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For which natural numbers $n$ do there exist $n$ natural numbers $a_i\ (1\le i\le n)$ such that $\displaystyle\sum_{i=1}^n a_i^{-2}=1$?

I didn't see an easy way of solving this. There is a solution for $n=1$ since we just take $a_i = 1$ and a solution for $n=4$ if we take $a_i = 2$. How do we find all possible values of $n$?

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If $n$ works, then $n+3$ and $n+8$ works.

Proof. Take a term, $a_i$, and replace that with $4$ copies of $2a_i$. Take a term, $a_i$, and replace that with $9$ copies of $3a_i$. Both work.

So, since $1$ works, all numbers $\equiv1\pmod 3$ work.

Since $9$ works ($a_i=3\forall i$), all numbers $\equiv0\pmod 3$ greater than or equal $9$ work.

Since $1$ works, $1+8+8=17$ works, all numbers $\equiv2\pmod 3$ greater than or equal $17$ work.

Now these are the exceptions we must check: $2, 3, 5, 6, 8, 11, 14$.

Clearly $2, 3$ are impossible as $\frac{1}{a_i^2}\leq\frac{1}{4}$ for $a_i>2$, making $\sum\frac{1}{a_i^2}<1$.

For $5$, one of the $\frac{1}{a_i^2}\geq\frac{1}{5}$, so $a_i=2$ for some $i$. We have $4$ numbers adding to $\frac{3}{4}$. One of the $\frac{1}{a_i^2}\geq\frac{3}{16}>\frac{1}{9}$, so $a_i=2$ for another $i$. We have $3$ numbers adding to $\frac{1}{2}$. One of the $\frac{1}{a_i^2}\geq\frac{1}{6}>\frac{1}{9}$, so $a_i=2$ for another $i$. We have $2$ numbers adding to $\frac{1}{4}$. One of the numbers $\geq\frac{1}{8}$, so impossible.

$6$ is actually possible. $1=3\times\frac{1}{4}+2\times\frac{1}{9}+1\times\frac{1}{36}$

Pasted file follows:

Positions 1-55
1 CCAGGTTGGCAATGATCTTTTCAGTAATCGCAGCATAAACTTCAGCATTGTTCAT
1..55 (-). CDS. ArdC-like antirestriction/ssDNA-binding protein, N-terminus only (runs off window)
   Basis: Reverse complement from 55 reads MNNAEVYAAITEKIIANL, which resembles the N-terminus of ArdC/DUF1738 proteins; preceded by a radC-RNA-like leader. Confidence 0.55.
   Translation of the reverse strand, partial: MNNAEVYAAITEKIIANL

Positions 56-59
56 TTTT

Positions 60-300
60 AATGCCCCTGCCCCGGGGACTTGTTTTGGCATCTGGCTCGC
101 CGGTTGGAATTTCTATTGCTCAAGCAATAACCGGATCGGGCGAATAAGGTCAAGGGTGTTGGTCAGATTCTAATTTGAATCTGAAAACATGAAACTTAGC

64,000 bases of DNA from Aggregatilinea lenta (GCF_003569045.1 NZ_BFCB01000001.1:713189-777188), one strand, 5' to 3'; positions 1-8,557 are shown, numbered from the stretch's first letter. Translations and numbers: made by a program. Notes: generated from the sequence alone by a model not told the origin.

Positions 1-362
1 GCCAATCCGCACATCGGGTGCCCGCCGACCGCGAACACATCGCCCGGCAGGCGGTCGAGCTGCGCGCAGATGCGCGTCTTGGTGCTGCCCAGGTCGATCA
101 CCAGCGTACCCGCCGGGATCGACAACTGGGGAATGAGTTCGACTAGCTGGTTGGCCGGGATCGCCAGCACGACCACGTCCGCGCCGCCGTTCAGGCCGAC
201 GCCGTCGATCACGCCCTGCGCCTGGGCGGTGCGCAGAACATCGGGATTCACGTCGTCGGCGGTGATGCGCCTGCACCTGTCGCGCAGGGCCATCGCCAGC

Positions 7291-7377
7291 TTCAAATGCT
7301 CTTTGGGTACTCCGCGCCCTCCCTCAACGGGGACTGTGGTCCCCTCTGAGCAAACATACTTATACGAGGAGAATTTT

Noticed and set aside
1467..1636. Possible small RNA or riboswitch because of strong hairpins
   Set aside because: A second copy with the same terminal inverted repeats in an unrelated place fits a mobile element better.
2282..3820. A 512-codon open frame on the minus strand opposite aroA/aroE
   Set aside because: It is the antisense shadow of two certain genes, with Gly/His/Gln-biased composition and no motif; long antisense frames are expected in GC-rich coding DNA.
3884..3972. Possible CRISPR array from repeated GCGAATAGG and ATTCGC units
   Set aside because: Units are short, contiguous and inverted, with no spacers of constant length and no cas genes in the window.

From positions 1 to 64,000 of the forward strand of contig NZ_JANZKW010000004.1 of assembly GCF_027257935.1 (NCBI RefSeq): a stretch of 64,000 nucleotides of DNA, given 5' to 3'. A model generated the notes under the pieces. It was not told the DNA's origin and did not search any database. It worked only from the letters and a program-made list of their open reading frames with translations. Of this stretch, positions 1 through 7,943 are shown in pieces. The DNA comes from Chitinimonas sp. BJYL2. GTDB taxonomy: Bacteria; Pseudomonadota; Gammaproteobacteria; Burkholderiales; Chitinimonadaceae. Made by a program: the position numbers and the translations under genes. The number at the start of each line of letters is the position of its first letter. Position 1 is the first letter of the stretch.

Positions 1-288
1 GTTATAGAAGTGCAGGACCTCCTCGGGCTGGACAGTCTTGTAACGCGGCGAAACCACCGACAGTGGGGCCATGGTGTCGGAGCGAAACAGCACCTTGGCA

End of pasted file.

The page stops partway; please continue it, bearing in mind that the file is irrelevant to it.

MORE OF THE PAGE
$8$ is actually possible. $1=2\times\frac{1}{4}+4\times\frac{1}{9}+2\times\frac{1}{36}$, so $8+3=11$ and $11+3=14$ are possible.

So now, the updated set of possible numbers is all integers, except for $2, 3, 5$.

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  • $\begingroup$ Are these the only numbers that work? Also couldn't we use the same argument for any number? For example we could have $25$ copies of $5a_1$. $\endgroup$ – Puzzled417 Jun 20 '16 at 4:22
  • $\begingroup$ Well, that shows that if $n$ works, $n+24$ works. $\endgroup$ – Element118 Jun 20 '16 at 4:33
  • $\begingroup$ Very nice answer! $\endgroup$ – Fimpellizieri Jun 20 '16 at 4:38
  • $\begingroup$ How do you know this is all possibilities? The question asks to find all $n$, so what set did you get? $\endgroup$ – user19405892 Jun 20 '16 at 13:38
  • $\begingroup$ Edited to include the main result. $\endgroup$ – Element118 Jun 20 '16 at 13:42

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